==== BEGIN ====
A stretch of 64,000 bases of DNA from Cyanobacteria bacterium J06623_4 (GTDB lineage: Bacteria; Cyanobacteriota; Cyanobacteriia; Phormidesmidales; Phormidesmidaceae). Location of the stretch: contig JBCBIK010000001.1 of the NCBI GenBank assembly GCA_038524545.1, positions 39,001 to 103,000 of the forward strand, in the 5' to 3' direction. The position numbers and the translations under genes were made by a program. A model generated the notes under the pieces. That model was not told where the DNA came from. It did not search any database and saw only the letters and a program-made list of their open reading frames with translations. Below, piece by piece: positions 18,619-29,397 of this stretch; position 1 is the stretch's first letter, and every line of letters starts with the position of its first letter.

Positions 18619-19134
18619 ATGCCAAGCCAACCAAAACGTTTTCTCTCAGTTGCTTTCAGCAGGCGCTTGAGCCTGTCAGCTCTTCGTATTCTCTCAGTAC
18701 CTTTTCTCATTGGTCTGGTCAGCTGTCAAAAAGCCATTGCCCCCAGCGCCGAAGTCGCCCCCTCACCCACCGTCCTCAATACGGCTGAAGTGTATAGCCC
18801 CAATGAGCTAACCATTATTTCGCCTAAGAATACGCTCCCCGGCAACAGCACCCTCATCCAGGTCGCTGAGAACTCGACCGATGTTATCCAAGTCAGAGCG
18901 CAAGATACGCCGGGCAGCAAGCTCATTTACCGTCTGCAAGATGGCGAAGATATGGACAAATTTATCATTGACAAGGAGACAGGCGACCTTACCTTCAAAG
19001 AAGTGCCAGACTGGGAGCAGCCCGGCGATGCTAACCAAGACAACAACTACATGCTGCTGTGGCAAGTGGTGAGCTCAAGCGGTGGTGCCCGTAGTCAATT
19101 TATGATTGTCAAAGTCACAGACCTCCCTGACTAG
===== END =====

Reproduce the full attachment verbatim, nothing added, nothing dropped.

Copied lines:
A stretch of 64,000 bases of DNA from Cyanobacteria bacterium J06623_4 (GTDB lineage: Bacteria; Cyanobacteriota; Cyanobacteriia; Phormidesmidales; Phormidesmidaceae). Location of the stretch: contig JBCBIK010000001.1 of the NCBI GenBank assembly GCA_038524545.1, positions 39,001 to 103,000 of the forward strand, in the 5' to 3' direction. The position numbers and the translations under genes were made by a program. A model generated the notes under the pieces. That model was not told where the DNA came from. It did not search any database and saw only the letters and a program-made list of their open reading frames with translations. Below, piece by piece: positions 18,619-29,397 of this stretch; position 1 is the stretch's first letter, and every line of letters starts with the position of its first letter.

Positions 18619-19134
18619 ATGCCAAGCCAACCAAAACGTTTTCTCTCAGTTGCTTTCAGCAGGCGCTTGAGCCTGTCAGCTCTTCGTATTCTCTCAGTAC
18701 CTTTTCTCATTGGTCTGGTCAGCTGTCAAAAAGCCATTGCCCCCAGCGCCGAAGTCGCCCCCTCACCCACCGTCCTCAATACGGCTGAAGTGTATAGCCC
18801 CAATGAGCTAACCATTATTTCGCCTAAGAATACGCTCCCCGGCAACAGCACCCTCATCCAGGTCGCTGAGAACTCGACCGATGTTATCCAAGTCAGAGCG
18901 CAAGATACGCCGGGCAGCAAGCTCATTTACCGTCTGCAAGATGGCGAAGATATGGACAAATTTATCATTGACAAGGAGACAGGCGACCTTACCTTCAAAG
19001 AAGTGCCAGACTGGGAGCAGCCCGGCGATGCTAACCAAGACAACAACTACATGCTGCTGTGGCAAGTGGTGAGCTCAAGCGGTGGTGCCCGTAGTCAATT
19101 TATGATTGTCAAAGTCACAGACCTCCCTGACTAG